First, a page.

Shaffer, Scott A.
Thompson, Paul R.
Fitzgerald, Katherine A.
UMass Chan AffiliationsThompson Lab
Department of Biochemistry and Molecular Pharmacology
Mass Spectrometry Facility
Department of Neurology
Program in Innate Immunity, Department of Medicine, Division of Infectious Diseases and Immunology
KeywordsBiochemical Phenomena, Metabolism, and Nutrition
Congenital, Hereditary, and Neonatal Diseases and Abnormalities
Enzymes and Coenzymes
Immunology and Infectious Disease
Nervous System Diseases
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AbstractActivated macrophages undergo a metabolic switch to aerobic glycolysis accumulating Krebs cycle intermediates that alter transcription of immune response genes. Here we extend these observations by defining fumarate as an inhibitor of pyroptotic cell death. We found that dimethyl fumarate (DMF) delivered to cells or endogenous fumarate reacts with gasdermin D (GSDMD) at critical cysteine residues to form S-(2-succinyl)-cysteine. GSDMD succination prevents its interaction with caspases, limiting its processing, oligomerization, and capacity to induce cell death. In mice, the administration of DMF protects against LPS shock and alleviates familial Mediterranean fever and experimental autoimmune encephalitis (EAE) by targeting GSDMD. Collectively, these findings identify GSDMD as a target of fumarate and reveal a mechanism of action for fumarate-based therapeutics including DMF used to treat multiple sclerosis.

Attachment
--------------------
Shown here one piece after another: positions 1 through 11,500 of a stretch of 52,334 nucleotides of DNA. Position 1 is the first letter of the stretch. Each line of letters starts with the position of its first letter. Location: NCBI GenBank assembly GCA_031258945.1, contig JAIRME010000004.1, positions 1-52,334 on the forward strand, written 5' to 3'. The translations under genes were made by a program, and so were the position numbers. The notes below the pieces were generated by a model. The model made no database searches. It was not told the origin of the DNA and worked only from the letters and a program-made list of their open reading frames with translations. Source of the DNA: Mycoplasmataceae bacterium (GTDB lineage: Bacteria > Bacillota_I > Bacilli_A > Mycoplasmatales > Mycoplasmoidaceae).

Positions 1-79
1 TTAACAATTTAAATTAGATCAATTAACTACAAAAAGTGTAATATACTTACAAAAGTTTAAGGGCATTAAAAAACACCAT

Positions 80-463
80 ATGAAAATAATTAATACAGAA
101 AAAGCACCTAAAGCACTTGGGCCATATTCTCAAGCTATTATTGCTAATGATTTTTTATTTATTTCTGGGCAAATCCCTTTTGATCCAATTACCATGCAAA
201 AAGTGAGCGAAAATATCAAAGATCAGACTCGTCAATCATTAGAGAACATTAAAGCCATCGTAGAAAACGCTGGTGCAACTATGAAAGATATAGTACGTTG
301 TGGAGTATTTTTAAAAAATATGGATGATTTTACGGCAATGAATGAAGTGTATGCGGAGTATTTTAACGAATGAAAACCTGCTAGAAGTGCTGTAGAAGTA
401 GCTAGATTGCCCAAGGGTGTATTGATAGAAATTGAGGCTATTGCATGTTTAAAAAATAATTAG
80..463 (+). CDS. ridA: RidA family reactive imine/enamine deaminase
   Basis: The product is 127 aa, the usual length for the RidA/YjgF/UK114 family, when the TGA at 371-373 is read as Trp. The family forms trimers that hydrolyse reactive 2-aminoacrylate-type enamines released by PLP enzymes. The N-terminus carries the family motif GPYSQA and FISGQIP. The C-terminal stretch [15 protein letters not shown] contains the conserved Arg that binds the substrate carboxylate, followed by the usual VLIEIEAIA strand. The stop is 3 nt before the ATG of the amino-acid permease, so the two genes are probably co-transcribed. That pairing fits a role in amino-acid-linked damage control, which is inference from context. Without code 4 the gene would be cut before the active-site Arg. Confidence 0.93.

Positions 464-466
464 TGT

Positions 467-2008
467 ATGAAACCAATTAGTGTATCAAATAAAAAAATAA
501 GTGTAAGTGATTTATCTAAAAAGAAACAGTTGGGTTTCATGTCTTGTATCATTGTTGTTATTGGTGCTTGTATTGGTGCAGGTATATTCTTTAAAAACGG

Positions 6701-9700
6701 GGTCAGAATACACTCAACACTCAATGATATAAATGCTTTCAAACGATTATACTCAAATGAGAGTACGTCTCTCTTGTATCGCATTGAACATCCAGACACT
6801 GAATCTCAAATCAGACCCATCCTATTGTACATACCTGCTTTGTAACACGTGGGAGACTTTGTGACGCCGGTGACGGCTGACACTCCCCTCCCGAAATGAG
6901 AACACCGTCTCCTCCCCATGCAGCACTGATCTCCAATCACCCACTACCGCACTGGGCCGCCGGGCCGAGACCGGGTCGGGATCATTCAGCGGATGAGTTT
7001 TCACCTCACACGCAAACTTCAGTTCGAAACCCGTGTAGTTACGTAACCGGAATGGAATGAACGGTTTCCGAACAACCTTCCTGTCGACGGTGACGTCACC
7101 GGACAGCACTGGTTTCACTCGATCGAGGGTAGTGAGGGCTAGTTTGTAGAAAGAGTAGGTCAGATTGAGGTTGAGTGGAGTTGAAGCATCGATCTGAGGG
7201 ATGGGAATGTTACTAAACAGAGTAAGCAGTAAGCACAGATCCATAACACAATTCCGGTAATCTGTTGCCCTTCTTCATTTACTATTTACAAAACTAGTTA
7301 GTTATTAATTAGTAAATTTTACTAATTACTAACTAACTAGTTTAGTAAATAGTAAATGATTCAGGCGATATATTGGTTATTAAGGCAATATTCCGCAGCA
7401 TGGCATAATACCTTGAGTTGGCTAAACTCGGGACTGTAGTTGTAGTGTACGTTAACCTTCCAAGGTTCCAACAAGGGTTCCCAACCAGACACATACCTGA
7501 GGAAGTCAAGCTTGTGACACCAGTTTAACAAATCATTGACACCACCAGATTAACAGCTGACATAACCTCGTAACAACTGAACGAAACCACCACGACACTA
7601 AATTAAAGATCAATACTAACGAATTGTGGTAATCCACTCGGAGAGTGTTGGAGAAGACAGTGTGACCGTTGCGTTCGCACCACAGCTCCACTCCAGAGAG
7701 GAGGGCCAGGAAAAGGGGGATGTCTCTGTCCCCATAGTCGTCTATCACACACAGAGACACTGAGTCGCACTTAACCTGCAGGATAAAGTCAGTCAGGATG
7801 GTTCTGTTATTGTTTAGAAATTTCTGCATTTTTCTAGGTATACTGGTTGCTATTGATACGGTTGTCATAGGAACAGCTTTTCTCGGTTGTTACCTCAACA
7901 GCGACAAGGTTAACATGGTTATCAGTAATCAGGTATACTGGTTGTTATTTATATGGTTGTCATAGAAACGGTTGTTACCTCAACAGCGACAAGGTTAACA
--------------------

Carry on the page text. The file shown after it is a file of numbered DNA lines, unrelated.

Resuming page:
Humphries F, Shmuel-Galia L, Ketelut-Carneiro N, Li S, Wang B, Nemmara VV, Wilson R, Jiang Z, Khalighinejad F, Muneeruddin K, Shaffer SA, Dutta R, Ionete C, Pesiridis S, Yang S, Thompson PR, Fitzgerald KA. Succination inactivates gasdermin D and blocks pyroptosis. Science. 2020 Sep 25;369(6511):1633-1637. doi: 10.1126/science.abb9818. Epub 2020 Aug 20. PMID: 32820063. Link to article on publisher's site
Permanent Link to this Itemhttp://hdl.handle.net/20.500.14038/29593
Full author list omitted for brevity. For the full list of authors, see article.